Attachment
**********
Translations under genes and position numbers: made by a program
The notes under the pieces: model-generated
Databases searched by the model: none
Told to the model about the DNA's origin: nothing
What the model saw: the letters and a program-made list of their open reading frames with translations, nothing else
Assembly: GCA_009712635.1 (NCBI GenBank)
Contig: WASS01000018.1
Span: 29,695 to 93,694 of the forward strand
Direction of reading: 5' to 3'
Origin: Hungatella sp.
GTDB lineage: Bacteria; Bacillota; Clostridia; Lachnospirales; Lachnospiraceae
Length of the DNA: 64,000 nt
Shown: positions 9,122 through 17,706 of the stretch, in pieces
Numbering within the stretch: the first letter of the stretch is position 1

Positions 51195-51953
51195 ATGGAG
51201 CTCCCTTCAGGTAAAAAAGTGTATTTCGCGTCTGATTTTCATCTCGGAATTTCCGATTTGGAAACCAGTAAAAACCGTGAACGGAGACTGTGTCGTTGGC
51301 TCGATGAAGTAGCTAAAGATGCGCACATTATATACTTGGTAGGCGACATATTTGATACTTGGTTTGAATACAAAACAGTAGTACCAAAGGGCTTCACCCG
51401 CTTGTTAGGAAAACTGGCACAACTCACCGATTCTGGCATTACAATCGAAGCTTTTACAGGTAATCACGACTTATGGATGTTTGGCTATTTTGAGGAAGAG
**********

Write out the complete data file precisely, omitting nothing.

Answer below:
Translations under genes and position numbers: made by a program
The notes under the pieces: model-generated
Databases searched by the model: none
Told to the model about the DNA's origin: nothing
What the model saw: the letters and a program-made list of their open reading frames with translations, nothing else
Assembly: GCA_009712635.1 (NCBI GenBank)
Contig: WASS01000018.1
Span: 29,695 to 93,694 of the forward strand
Direction of reading: 5' to 3'
Origin: Hungatella sp.
GTDB lineage: Bacteria; Bacillota; Clostridia; Lachnospirales; Lachnospiraceae
Length of the DNA: 64,000 nt
Shown: positions 9,122 through 17,706 of the stretch, in pieces
Numbering within the stretch: the first letter of the stretch is position 1

Positions 51195-51953
51195 ATGGAG
51201 CTCCCTTCAGGTAAAAAAGTGTATTTCGCGTCTGATTTTCATCTCGGAATTTCCGATTTGGAAACCAGTAAAAACCGTGAACGGAGACTGTGTCGTTGGC
51301 TCGATGAAGTAGCTAAAGATGCGCACATTATATACTTGGTAGGCGACATATTTGATACTTGGTTTGAATACAAAACAGTAGTACCAAAGGGCTTCACCCG
51401 CTTGTTAGGAAAACTGGCACAACTCACCGATTCTGGCATTACAATCGAAGCTTTTACAGGTAATCACGACTTATGGATGTTTGGCTATTTTGAGGAAGAG